Icon of the American Space Program
SCHIRRA, WALTER M.. (English) A Complete Set of Schirra’s Flight Log Books documenting his entire career as a Navy pilot and a NASA astronaut
Various places, Jan 1947—Feb 1953; Mar 1953—Jan 1954 (‘duplicate’); Mar 1953—Sep 1958; Oct 1958—May 1967; Jun 1967—Jun 1969
Five volumes. Original buckram bindings, each titled “Aviator’s Flight Log Book,” manuscript titles and labels on spines. Ephemera including photographs laid and tipped in. Evidence of handling. Printed log books filled out in manuscript and signed by Schirra.
This is a complete set of Wally Schirra’s official flight log books, meticulously maintained by him over more than two decades from his earliest days in training through his fabled career as a fighter pilot, a military test pilot, and one of the “Original Seven” American astronauts.
Walter M. “Wally” Schirra (1923-2007), one of the original seven American astronauts, is an icon of the Space Age. Schirra was the only man of the original seven to fly in all three pioneering space programs—Mercury, Gemini and Apollo.
KOREA. Schirra graduated from the U.S. Naval Academy in 1945. After the war he trained as a pilot and joined a carrier fighter squadron, becoming the second naval aviator to log 1000 hours in jet aircraft. He fought in the Korean War as an exchange pilot for the U.S. Air Force, flying 90 combat missions, mostly in F-84s. Credited with downing one MiG-15 and damaging two others, Schirra received the Distinguished Flying Cross for his service in Korea.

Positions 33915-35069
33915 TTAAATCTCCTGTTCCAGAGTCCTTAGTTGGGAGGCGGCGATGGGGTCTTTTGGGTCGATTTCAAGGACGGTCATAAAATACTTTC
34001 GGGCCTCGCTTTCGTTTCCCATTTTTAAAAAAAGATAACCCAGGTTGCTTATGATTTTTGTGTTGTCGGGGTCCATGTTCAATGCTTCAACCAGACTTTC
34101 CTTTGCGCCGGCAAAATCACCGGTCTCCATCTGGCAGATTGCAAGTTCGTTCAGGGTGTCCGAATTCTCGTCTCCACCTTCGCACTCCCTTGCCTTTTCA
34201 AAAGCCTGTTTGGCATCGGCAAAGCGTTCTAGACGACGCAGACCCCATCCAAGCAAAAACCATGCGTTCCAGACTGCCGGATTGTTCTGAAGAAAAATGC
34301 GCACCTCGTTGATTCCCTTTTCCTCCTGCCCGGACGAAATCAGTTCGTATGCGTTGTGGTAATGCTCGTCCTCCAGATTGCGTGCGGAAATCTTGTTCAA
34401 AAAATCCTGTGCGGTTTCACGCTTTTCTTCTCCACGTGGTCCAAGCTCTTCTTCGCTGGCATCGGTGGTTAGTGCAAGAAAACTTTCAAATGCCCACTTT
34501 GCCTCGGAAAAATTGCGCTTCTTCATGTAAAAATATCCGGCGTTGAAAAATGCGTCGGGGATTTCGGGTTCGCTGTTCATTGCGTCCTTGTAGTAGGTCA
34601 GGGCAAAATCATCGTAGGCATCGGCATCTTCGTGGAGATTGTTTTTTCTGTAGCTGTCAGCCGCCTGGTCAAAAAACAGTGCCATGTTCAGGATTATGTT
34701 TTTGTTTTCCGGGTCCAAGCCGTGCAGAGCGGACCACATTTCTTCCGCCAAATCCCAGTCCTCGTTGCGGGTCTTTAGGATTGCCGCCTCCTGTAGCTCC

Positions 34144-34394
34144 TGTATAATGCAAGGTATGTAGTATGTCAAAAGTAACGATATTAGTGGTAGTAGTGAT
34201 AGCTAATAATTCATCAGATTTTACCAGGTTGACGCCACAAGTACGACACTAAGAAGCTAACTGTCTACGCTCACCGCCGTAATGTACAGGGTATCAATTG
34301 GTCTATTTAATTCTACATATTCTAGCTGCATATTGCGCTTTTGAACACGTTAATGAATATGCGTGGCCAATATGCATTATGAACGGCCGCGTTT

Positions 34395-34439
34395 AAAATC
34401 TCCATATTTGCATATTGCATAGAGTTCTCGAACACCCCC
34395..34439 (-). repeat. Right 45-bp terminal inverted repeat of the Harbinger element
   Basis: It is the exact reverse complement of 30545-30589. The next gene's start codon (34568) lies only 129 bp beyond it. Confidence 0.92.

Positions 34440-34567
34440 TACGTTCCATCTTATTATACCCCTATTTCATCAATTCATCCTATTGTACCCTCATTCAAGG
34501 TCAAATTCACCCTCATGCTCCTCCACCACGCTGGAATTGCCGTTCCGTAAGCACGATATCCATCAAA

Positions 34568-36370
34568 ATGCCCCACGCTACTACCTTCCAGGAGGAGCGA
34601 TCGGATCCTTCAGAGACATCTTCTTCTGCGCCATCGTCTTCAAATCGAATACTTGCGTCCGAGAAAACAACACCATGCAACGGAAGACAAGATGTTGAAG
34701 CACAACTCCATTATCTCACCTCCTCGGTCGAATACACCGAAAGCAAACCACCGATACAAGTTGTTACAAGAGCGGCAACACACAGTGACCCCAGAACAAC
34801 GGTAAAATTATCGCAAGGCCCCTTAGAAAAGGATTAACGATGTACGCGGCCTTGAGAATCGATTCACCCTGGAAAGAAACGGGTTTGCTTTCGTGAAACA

TEST PILOT. After his tour in Korea Schirra served as a test pilot, testing weapons systems including the Sidewinder missile and the F7U-3 Cutlass jet fighter. Schirra famously once evaded his own Sidewinder when it doubled back on his jet. He also helped evaluate the F-4 Phantom II fighter and other aircraft.
SPACE. In 1959 Schirra was one of the 110 military test pilots selected as candidates for NASA’s Project Mercury. On April 2, 1959 he was named one of the original seven NASA astronauts. Schirra went on to become the first person to go into space three times. His celebrated career, in which he logged 295 hours and 15 minutes in space, included the following missions:
• Mercury-Atlas 8 (Oct 3, 1962). The fifth American in space and third to orbit Earth, Schirra orbited Earth six times
• Gemini 6A (December 1965). Schirra achieved the first space rendezvous, keeping his Gemini 6A spacecraft within 30 cm of the sister Gemini 7 spacecraft.
• Apollo 7 (October 1968). Schirra commanded the Apollo 7 11-day low-earth orbit test of the three-man Apollo Command/Service Module. Apollo 7 was the first Apollo mission to carry a crew into space and the first to be telecast live from within the spacecraft.
This run of flight log books, carefully annotated for more than twenty years, is the most intimate aviation memento imaginable of the fabled career of Wally Schirra, one of the giants of early space flight.